In this review proposal I shall present the main social principles and general language teaching implications of multicultural school education. Language socialization is a dynamic process of interaction during life, as people participate in modern societies, define and redefine themselves according to their new roles and either agree or resist to roles formed by others. Education and learning is set in real human expectations, hopes, and outlooks, and in the expression of emotions through individual and collective ways of studying. According to critical pedagogy of Paulo Freire, every student carries his/her living language and culture in class. During teaching, pupils are encouraged to use their first language, so that they will not be alienated from their own cultural contexts. The educator searches, discusses and learns together with the students. Aiming at cultivating social relations in class, teachers may organize activities, such as team-work projects interchanging knowledge and experiences, and they may offer chances for round-table dialogue between school and students’ families.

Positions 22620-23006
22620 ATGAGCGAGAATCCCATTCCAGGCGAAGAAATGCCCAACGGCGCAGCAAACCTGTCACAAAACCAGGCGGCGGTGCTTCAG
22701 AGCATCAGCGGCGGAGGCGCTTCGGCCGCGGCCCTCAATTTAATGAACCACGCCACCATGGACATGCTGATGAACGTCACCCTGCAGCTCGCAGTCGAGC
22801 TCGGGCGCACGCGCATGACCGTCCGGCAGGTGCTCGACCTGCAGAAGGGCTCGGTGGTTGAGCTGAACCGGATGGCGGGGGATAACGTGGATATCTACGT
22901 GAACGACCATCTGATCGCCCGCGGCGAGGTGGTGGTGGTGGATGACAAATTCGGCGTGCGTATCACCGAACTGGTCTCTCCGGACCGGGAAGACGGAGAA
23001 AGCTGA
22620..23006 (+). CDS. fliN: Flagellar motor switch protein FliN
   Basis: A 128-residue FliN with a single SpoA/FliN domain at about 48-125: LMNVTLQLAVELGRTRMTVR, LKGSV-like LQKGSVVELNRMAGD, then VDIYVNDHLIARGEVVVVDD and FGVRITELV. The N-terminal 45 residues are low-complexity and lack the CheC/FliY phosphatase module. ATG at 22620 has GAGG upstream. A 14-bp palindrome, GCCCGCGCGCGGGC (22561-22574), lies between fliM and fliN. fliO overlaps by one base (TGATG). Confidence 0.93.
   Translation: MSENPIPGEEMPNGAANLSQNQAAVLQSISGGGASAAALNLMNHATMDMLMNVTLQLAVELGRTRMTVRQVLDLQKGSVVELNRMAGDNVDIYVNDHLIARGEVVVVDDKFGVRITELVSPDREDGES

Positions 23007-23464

These initiatives help develop stability and safety, necessary variables for success in second/foreign language teaching. Deepening language study, teachers and students may explore the social and political meaning of literacy, which derives from the social division of labour and the inequalities, such as gender, racial, ethnic, etc., so that a useful discussion about language classism, racism and sexism could start. Teachers encourage immigrant children’s participation, if they communicate more openly, set questions to pupils about themselves and their life, understand them, do not embarrass them, do not themselves or they do not allow others ignore their students.